What’s in a name? Quite a lot, according to the Koryak people of Siberia. From ancient times their traditional beliefs have included reincarnation. When a child is born, the Koryak supreme deity dispatches a deceased soul into the body of the infant.
Understandably, the pressing question for the happy parents is, which one? Who exactly has been recycled? Has dear old Grandma returned to her loved ones, or is that horrible Auntie Agatha squealing in the crib?
Luckily, the father can consult the ANAPEL — the ‘Little Grandmother’. The name refers to a simple stone which dad dangles on a piece of string while speaking aloud the names of dead relatives. When the stone begins to spin, he knows he has uttered the name of the returned soul. And then — hopefully — it’s congratulations all round.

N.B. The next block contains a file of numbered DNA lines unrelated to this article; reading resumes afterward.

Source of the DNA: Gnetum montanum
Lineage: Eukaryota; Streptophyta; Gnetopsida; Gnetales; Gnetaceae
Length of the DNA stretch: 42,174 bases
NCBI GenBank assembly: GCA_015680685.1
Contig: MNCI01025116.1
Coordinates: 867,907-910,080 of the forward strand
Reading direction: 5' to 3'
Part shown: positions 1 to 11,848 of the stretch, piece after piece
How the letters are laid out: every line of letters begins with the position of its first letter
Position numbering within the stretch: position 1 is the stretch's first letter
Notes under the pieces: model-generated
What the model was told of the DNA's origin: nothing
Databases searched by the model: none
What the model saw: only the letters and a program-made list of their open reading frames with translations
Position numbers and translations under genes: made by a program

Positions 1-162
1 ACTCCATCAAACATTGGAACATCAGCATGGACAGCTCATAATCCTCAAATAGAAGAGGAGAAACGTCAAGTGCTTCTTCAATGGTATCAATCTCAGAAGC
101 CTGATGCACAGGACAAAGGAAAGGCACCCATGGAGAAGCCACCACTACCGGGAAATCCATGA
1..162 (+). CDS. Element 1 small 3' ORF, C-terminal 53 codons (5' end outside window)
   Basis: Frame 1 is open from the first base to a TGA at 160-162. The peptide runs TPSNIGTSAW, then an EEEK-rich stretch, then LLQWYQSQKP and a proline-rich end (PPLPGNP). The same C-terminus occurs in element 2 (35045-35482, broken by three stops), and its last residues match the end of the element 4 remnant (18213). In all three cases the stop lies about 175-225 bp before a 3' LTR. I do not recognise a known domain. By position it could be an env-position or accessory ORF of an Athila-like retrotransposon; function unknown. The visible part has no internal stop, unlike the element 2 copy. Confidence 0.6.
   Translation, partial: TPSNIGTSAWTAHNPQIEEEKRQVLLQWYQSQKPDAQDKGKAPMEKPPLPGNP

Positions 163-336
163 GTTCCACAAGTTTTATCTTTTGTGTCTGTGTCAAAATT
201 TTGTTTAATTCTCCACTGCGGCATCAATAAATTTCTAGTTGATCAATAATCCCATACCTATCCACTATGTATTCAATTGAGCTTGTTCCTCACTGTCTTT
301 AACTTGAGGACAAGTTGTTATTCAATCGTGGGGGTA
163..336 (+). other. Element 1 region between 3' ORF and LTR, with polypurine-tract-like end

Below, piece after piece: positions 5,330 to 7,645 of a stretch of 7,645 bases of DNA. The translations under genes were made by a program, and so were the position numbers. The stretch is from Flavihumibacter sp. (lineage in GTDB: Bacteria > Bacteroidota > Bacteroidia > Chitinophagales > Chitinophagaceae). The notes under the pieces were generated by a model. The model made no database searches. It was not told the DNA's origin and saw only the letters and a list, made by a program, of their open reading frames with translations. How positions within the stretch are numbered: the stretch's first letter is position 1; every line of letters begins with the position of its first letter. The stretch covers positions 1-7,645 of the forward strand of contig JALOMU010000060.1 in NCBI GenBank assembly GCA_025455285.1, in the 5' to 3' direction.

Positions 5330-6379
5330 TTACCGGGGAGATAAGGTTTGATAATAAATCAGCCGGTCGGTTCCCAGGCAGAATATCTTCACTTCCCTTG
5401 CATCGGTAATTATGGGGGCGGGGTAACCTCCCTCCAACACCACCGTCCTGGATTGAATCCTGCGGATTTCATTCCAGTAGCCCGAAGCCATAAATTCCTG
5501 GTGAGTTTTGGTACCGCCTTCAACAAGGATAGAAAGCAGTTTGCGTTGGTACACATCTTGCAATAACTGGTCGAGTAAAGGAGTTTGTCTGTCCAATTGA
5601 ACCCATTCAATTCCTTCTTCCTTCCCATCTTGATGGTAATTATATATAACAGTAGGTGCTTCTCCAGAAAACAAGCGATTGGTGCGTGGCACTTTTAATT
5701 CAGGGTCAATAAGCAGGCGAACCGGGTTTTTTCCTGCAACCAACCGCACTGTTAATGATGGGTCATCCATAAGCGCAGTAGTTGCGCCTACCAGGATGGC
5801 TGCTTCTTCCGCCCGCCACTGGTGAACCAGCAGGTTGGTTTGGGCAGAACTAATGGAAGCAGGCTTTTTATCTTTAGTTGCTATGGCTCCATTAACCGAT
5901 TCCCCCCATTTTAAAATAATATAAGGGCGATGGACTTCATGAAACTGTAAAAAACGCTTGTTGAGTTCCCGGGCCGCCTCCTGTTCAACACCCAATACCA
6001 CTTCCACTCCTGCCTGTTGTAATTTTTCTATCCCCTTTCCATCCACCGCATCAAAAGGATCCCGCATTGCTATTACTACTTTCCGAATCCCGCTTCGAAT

Many books erroneously claim that ANAPEL is a Goddess of Childbirth. This appears to be an error due to over-simplification. We have consulted what appears to be the original research by Waldemar Jochelson (and also Maria Czaplicka). No goddess involved. Just a stone on a piece of string. (However, to avoid rocking the New Age boat too much, we have listed ANAPEL as a spirit on our database.)
We think the ANAPEL system is a charming — if slightly nerve-wracking — way for parents to choose a suitable moniker for their children. You are welcome to try it — let us know how you get on.